Published on 31-Oct-2012
"We consider our decision to upgrade DB2 and IMS to be an important part of our competitive strategy, and the results that we’ve seen have strongly supported that view." - A European bank
A European Bank
System z Software
Largely through acquisitions, this financial institution, which is based in Rome, has banking operations from Italy to Austria, Russia and Southern Germany.
In Europe’s challenging and highly competitive banking environment, this financial institution seeks lower costs and maximum flexibility to sustain profitable growth
The company upgraded its core banking systems to an IBM® DB2® 10 for z/OS® data server and IBM Information Management System (IMS) V12 software.
This financial institution expects to achieve as much as a 15 percent reduction in CPU consumption, along with comparable reductions in systems management costs.
Largely through acquisitions, this financial institution, which is based in Rome, has banking operations from Italy to Austria, Russia and Southern Germany. The bank also has operations in Central and Eastern Europe and investment banking divisions in London; Milan; Munich; Vienna; Moscow; Budapest, Hungary; and Warsaw, Poland. Overall, it serves approximately 40 million customers and has operations in 22 countries.
The company established an integrated solutions unit to provide operational services and support for the institution’s network.. Its activities include those outlined below.
Facing the challenge
Like the vast majority of European banks, this financial institution faces an extremely challenging market and competitive environment, with profitability under pressure and growth constrained by economic weakness. As such, the bank has numerous important strategic priorities. But few are more vital than the need to reduce costs. This is especially true in the realm of information and communications technology (ICT), where the bank continually focuses on delivering higher levels of performance and better quality service to its customers within tightening budgetary constraints. In addition, the institution has faced rising demands from its customers and partners for new levels of functionality, security and integration flexibility. The need to satisfy these requirements had an important bearing on the bank’s recent decisions regarding upgrading its core technology infrastructure.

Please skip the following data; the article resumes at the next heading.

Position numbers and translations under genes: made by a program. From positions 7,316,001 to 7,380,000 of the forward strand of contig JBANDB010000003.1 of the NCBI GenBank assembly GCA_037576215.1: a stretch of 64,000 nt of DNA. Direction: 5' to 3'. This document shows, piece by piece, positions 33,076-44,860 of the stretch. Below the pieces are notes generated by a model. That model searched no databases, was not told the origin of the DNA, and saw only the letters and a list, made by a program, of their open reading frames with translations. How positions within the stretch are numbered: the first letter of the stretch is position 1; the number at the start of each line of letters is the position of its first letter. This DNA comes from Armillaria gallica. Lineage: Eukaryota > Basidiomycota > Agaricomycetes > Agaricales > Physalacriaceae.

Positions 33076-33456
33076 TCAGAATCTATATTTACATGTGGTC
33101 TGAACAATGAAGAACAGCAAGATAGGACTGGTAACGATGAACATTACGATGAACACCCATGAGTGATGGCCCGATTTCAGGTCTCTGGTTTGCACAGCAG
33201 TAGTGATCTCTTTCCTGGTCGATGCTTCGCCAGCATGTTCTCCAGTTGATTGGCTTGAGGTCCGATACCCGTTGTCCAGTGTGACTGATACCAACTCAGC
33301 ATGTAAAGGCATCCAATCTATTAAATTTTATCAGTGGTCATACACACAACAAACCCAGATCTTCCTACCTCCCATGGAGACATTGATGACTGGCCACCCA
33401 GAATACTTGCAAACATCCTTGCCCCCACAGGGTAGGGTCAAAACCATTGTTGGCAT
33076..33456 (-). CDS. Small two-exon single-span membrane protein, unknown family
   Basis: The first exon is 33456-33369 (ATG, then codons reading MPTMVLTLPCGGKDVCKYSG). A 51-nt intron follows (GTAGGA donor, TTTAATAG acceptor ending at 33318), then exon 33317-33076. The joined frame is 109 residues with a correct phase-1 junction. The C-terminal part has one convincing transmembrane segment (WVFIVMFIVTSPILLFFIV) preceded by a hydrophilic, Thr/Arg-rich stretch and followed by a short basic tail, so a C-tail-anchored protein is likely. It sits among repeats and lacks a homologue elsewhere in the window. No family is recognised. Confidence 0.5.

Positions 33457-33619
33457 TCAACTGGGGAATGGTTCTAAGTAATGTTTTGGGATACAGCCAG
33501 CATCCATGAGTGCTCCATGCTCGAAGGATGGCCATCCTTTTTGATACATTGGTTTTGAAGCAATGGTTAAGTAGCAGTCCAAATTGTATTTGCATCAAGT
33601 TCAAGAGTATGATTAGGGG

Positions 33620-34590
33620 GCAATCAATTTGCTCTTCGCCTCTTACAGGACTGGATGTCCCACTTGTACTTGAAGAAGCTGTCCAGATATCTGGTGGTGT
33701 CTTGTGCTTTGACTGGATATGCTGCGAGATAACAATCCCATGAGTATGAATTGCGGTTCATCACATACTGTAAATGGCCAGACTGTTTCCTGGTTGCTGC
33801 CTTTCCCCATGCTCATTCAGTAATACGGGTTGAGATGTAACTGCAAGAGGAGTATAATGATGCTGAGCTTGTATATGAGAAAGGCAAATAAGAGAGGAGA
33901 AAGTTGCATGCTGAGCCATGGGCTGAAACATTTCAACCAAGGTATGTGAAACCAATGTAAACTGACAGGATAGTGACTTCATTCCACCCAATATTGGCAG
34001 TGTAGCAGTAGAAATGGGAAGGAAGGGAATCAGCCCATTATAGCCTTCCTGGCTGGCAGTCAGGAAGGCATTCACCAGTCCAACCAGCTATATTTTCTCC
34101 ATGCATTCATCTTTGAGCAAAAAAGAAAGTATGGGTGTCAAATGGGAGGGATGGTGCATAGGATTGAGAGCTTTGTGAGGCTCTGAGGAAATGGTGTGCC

The heart of that infrastructure is a pair of IBM System z® servers running a Parallel Sysplex® environment. Two of the most important software components of the bank’s infrastructure are IBM DB2 and IBM Information Management System (IMS™) software, which run its core banking systems. As part of its ongoing infrastructure planning efforts, the bank saw important reasons for upgrading to the latest versions of these two core servers. On the database side, the bank was attracted by the opportunity to further reduce its CPU consumption by taking advantage of the new capabilities of the IBM DB2 10 for z/OS data server, such as the optimization of processor times and memory access, the greater use of specialized processing engines and the more efficient use of the coupling facility, which governs resource sharing within the DB2 data server. All told, the institution expected an average reduction in CPU consumption of up to 15 percent for its core applications.
New security imperatives
Another key motivator for upgrading the DB2 data server was security. The bank is a complex enterprise, with semi-autonomous operations spread across several countries. As such, it routinely shares confidential information with member banks across national borders. To further strengthen data security, the bank sought to improve its ability to limit access to confidential transaction and financial information stored within the DB2 data server. It saw that opportunity in an advanced new function within the DB2 10 for z/OS data server known as security administration authority (SECADM), which delineates who can manage database security and who can maintain and access the data, thus reducing the risk of a security breach or data theft.